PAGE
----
Last week I received a gift–a precious gift, one that I will always treasure. But a gift that I never wanted.

My parents made the trip from Wisconsin down to the Missouri Ozarks for a quick visit. On the day they arrived, I found a bag on my bed. Before I even opened it, I knew what was in it. My mom’s old softball glove.

That glove holds precious memories for me. Memories of my mom playing work-up with us after the supper dishes were done on warm summer evenings. Memories of watching her play first base on the church softball team while I swatted hordes of mosquitoes on the bleachers. (She could catch anything. I thought she was a super-woman.)

Several months ago, my parents were visiting and we played a just-for-fun softball game on the empty lot out behind our church. Laughing and joking, we pulled Mom from the noisy spectators into the game. Everyone cheered when my 69-year-old super-mom made it to first base.

Unfortunately, the fun ended for Mom a couple of minutes later, as she ran from second to third base. She hit an uneven patch of ground and fell, tearing her hamstring. Though many months have passed, she still struggles with pain.

So when I found the glove on my bed, I knew what she was saying.

“I’m done playing. Softball is over for me.”

And that was hard. I hate that as my parents are getting older, time is changing them.

My dad was my hiking buddy. We used to walk miles and miles together along train tracks. (Dad loves trains. Inside the front cover of my baby book, he wrote, “The Brooks Northern Line has a new piece of rolling stock.” Yep, he compared my birth to a box car.)  One night, we decided to surprise my mom at the hospital where she worked night shift as an RN. We walked nine miles from our house to the hospital. It was worth it for the look on her face when we walked onto her floor that night!

But now Dad battles heart disease and can only walk a few blocks at a time. Our days of hiking through woods and beside train tracks are over. My heart longs for just one more walk with my father, a walk on which his heart beats strong and his legs eat up the miles the way they used to.

Everywhere I look, I see the marks of a fallen and aging world.

Each Sunday at church I see precious elderly members battling pain and disease. When I see their bodies weaken a little more every week, my heart breaks.

My friend has a sister who continues her fight with cancer, even though she’s been told her body is no longer responding to the treatments. My heart aches when I hear of her battle.

And when I hug the weakening frame of my sister-in-law, a woman still in her 30’s, my heart splinters into a million pieces. Her terminal illness is slowly stealing her away from us, no matter how hard we try to hold on.

The truth is, this world is broken. Broken and hurting and fading away.

It’s easy to get discouraged in the face of all this pain and suffering. Why do I have to watch my parents weaken as they grow older? Why does disease threaten the lives of those once young and strong? Why are children left without parents, and spouses left without their life-partners?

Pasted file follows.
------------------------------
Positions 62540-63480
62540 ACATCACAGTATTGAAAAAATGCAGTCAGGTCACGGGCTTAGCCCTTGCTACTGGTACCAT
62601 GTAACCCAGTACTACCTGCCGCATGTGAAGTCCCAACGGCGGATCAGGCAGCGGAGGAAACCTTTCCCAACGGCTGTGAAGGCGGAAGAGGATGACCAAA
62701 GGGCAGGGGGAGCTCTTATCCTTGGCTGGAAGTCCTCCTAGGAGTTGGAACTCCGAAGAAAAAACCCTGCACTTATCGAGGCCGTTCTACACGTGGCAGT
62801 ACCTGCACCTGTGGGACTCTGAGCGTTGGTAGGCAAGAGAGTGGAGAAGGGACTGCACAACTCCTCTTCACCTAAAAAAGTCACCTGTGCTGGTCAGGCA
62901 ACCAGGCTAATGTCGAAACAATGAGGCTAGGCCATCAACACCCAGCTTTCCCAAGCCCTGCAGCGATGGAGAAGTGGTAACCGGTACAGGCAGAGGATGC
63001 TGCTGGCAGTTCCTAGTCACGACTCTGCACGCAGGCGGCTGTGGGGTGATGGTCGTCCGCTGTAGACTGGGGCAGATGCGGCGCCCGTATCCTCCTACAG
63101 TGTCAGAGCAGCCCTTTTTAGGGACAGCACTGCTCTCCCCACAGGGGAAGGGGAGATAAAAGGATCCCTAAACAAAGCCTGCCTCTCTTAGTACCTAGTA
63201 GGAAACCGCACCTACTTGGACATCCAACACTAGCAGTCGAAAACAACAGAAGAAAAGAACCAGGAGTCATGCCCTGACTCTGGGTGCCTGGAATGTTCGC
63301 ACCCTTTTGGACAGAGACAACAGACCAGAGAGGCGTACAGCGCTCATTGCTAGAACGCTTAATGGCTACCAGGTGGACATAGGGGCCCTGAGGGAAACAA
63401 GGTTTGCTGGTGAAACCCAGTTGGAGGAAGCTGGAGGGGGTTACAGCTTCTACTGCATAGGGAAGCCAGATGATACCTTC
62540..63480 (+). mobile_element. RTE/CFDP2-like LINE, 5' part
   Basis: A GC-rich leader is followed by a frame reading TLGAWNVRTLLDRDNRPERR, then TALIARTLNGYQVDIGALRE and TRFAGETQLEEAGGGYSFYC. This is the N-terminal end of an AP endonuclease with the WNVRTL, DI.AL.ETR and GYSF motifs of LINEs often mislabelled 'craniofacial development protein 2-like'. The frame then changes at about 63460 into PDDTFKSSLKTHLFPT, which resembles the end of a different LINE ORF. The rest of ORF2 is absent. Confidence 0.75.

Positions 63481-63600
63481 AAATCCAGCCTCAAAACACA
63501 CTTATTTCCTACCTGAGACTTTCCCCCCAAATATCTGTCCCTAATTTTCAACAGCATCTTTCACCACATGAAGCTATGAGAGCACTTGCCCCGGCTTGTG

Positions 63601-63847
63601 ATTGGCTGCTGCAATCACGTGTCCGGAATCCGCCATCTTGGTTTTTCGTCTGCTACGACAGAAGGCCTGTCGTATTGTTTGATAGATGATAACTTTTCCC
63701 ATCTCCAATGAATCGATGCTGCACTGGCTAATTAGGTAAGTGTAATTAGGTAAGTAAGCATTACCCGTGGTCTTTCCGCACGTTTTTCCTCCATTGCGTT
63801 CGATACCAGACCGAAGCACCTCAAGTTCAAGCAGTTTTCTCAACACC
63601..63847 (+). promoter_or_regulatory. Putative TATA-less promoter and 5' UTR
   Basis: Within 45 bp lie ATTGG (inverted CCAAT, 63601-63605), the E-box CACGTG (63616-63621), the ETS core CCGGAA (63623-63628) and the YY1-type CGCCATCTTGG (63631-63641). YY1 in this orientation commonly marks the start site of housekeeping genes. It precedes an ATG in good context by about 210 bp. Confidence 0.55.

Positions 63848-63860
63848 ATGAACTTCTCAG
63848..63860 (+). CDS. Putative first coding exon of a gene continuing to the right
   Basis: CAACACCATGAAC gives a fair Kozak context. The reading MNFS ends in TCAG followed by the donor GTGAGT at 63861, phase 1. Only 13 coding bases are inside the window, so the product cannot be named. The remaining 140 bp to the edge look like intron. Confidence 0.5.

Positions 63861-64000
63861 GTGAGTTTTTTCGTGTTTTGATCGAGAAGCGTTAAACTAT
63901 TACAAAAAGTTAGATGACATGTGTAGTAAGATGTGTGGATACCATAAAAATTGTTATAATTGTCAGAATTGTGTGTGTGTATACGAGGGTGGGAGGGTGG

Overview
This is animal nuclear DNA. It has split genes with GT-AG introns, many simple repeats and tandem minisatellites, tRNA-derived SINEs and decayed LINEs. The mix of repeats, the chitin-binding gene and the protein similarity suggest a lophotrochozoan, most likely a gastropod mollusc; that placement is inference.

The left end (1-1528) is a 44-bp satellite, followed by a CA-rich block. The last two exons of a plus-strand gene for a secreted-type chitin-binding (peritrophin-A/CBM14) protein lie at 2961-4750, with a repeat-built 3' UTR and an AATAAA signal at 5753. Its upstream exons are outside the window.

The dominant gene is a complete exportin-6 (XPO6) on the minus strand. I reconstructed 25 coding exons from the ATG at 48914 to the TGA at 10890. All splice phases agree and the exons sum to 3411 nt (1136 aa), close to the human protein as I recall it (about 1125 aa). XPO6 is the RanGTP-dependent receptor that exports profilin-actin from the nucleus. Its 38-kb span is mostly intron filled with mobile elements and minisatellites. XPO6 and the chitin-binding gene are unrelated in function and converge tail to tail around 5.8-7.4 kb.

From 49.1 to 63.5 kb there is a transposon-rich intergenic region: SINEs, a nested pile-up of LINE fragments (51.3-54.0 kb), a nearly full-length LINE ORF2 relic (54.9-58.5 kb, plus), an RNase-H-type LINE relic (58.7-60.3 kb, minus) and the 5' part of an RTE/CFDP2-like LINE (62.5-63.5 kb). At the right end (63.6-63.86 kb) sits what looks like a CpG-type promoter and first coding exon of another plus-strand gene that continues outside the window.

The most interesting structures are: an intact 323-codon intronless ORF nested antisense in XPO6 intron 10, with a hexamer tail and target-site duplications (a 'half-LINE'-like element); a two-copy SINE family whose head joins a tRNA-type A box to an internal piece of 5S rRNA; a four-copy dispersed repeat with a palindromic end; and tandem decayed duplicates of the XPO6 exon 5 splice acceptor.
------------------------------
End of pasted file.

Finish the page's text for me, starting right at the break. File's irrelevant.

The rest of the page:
Why do our hearts have to hurt so much, God?

And God speaks gently to my heart:

“This wasn’t the way it was meant to be. And it’s not the way it will end.”

“O death, where is thy sting? O grave, where is thy victory?” I Corinthians 15:55

“Jesus said unto her, I am the resurrection and the life: he that believeth in me, though he were dead, yet shall he live.” John 11:25

The truth that we need to hold close is this: for Christians, death is not the end! All this pain and suffering? It’s going to be over–soon. Oh, it may seem like a long time to us, but compared to eternity, this life is less than the blink of an eye.

I remember several years ago when I lived in Australia, and a very dear pastor-friend was dying back in the States. His daughter sent me a message, “If you want to talk to Dad again, you need to call him now.”

As we shared one last conversation on the phone, we both knew this was the last time we would talk on this earth. I’ll never forget how he ended that call. “Goodbye, Sunshine.” (He always called me that, even as an adult. He was like a grandfather to me.) “I’ll see you soon.”

I remember thinking he spoke as if he would see me in the morning. And then came the revelation–to him, he was going to see me in the morning. Time would only proceed here in my world. In his world–in Heaven–he would see me in just a little while.

Last week, my pastor-brother preached on the victory that we have over death as Christians. It wasn’t a pretty, flowery sermon. It was gut-wrenching and authentic. He knows what he is talking about.

You see, he has watched as disease has stolen his once-vibrant bride and left her with a strong spirit, but a weak and broken body. I pray the words God gave to him will comfort you, encourage you, and give you strength to keep looking up. Death will not win. Jesus has made sure of that.


“Death, I know I face you, but I refuse to fear you.

O Death, I do despise you, but I will, through Christ, defeat you.

Death, you may claim this body, but you’ll never claim my soul.

Death, you may claim this body, but even that will be made whole.

Death, you want to hold me, in constant separation.

But Death, you must release me, because I have found redemption.

Death, you want to tell me, to fear my wife’s disease.

But I’m here to say, In Christ, we’ve got our victory.

Death, you may try to taunt me, but that’s all your power now.

Because through the blood of Christ, even that we won’t allow.

O Death, where is your sting?

What fear to me do you bring?

Your sting was by my sin, with the law condemning me.

But in Christ my sins are gone, by His blood I am set free.

Death, I know I face you, but I refuse to fear you.

O Death, I do despise you, but I will, through Christ,

Defeat you.”

–Pastor Jim Brooks






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